Browser Media recently conducted a piece of market research into attitudes towards using discount and voucher codes.
We found that 4 out of 5 UK adults have used a discount or voucher code in the last 12 months. We also found that 13% of those users get nervous when shopping online if they can’t apply their code until right at the end of the checkout process. A nervous customer is less likely to complete the checkout process, and so those anxieties need to be addressed. The most obvious way to do so would be to let users add the code earlier in the checkout process, but studies show users are put off purchasing if they are presented with a coupon box but don’t have a code – so what are your options?
Picture the scenario: You’re browsing online, you’ve found the perfect pay-day treat for yourself, and you’re sailing through the user journey, headed for the checkout. You get to the cart, tot-up the cost of your spree, including the shipping or delivery, and then you’re presented with the big, fat discount code box:
Thing is, you don’t have a discount code. Quicker than you can say Ctrl T, you’re off searching for one – why should someone else get a discount and not you?
Now imagine your customers are applying the same logic. Just having a voucher code field present on your shopping basket could have them questioning value for money. A study conducted by PayPal and comScore actually found that 27% of participants would abandon their cart to search for a discount code.
If that happens, you’re then faced with a whole other set of problems. If your would-be customer stumbles on a voucher code site containing an out-of-date voucher code, you’re increasing the risk of them getting sidetracked, frustrated and then leaving. You’re also potentially exposing them to your competitors’ codes. Before you know it, you’ve lost them. Hello Cart Abandonment.
How can you cater for the customers with a code who are worried they might not get to apply it, as well as the customers without a code who are just as likely to want a bargain?
While this could eliminate the problem entirely, studies show that customer satisfaction increases by 4% when they use a code.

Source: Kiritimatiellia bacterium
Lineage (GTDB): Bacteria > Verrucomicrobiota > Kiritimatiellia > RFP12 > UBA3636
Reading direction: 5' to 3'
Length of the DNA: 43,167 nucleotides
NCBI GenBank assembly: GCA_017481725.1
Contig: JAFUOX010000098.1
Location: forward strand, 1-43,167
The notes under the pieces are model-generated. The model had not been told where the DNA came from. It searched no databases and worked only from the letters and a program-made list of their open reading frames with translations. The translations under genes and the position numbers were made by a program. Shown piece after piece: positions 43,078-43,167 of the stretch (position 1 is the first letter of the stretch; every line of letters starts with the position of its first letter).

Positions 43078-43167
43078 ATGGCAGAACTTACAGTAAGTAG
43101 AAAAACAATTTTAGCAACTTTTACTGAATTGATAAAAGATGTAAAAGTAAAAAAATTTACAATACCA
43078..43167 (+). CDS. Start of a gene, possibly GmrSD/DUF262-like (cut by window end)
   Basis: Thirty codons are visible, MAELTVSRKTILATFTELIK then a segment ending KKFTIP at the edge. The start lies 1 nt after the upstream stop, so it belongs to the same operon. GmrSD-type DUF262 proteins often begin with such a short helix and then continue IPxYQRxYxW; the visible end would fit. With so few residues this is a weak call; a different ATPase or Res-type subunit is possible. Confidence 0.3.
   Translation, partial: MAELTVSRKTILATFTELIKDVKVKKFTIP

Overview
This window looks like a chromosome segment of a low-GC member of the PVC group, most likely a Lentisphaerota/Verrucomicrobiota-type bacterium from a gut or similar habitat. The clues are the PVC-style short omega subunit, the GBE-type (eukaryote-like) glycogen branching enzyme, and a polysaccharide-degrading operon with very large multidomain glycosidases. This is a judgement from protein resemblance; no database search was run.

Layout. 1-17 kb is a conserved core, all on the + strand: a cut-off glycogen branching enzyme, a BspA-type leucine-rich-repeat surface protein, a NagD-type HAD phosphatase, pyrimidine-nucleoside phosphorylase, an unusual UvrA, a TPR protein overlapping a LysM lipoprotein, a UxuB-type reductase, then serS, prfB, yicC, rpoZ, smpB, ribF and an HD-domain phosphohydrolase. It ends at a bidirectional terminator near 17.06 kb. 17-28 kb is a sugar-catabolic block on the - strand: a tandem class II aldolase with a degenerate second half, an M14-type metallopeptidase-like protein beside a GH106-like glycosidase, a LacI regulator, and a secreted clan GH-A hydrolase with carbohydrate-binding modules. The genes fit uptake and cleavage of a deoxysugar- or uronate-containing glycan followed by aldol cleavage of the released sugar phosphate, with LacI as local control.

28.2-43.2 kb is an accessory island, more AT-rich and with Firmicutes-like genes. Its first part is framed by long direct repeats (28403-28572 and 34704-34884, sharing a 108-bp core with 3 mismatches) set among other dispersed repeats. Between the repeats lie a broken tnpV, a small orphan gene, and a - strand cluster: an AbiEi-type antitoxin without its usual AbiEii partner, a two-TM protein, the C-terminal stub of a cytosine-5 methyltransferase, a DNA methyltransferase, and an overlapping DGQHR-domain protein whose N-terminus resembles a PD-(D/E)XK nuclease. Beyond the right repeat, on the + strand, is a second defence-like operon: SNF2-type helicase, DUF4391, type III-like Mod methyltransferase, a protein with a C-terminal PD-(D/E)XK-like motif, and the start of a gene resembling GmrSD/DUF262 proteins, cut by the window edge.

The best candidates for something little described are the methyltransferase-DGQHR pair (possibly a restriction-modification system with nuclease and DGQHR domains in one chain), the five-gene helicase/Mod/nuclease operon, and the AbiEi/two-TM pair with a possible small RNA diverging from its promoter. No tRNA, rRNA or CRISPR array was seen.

Jacob Nielsen recommends avoiding discount codes and vouchers all together in favour of using a specific url from an email to apply the code automatically and save it to a user’s session. That way, you don’t need a discount code box at all.
Similarly, that url-specific link from an e-shot or affiliate site could include a parameter that stores a code in the customer’s session so that when they get to the checkout page, the box appears. That way, the customer still gets the satisfaction of entering the code manually.
Do as Macy’s did and keep customers on your site by hosting valid codes on a dedicated page. This means they’re more likely to stay on your website, and less likely to be tempted by a competitor.
… And consider your wording. A big, colourful box adorned with “Apply Your Discount Code” is ideal for customers with a code, but we’re back to risking putting off those without. How about a simple link using synonyms such as “vouchers” or “gift cards”? Amazon provide a good, more subtle example:
Even if you find the ultimate combination of (in)visible boxes, links and wording, you’re still presented with a quandary regarding when you give customers the opportunity to add that code. On the whole, the more steps of the checkout process a customer has completed, the more committed they are to buying a product. With that in mind, giving the option to add a code towards the end of this process is less likely to put off those without one. Customers with a code will wait to add it, but you could always pacify that nervy 13% with a reassuring “You can use your code when you add your shipping address”.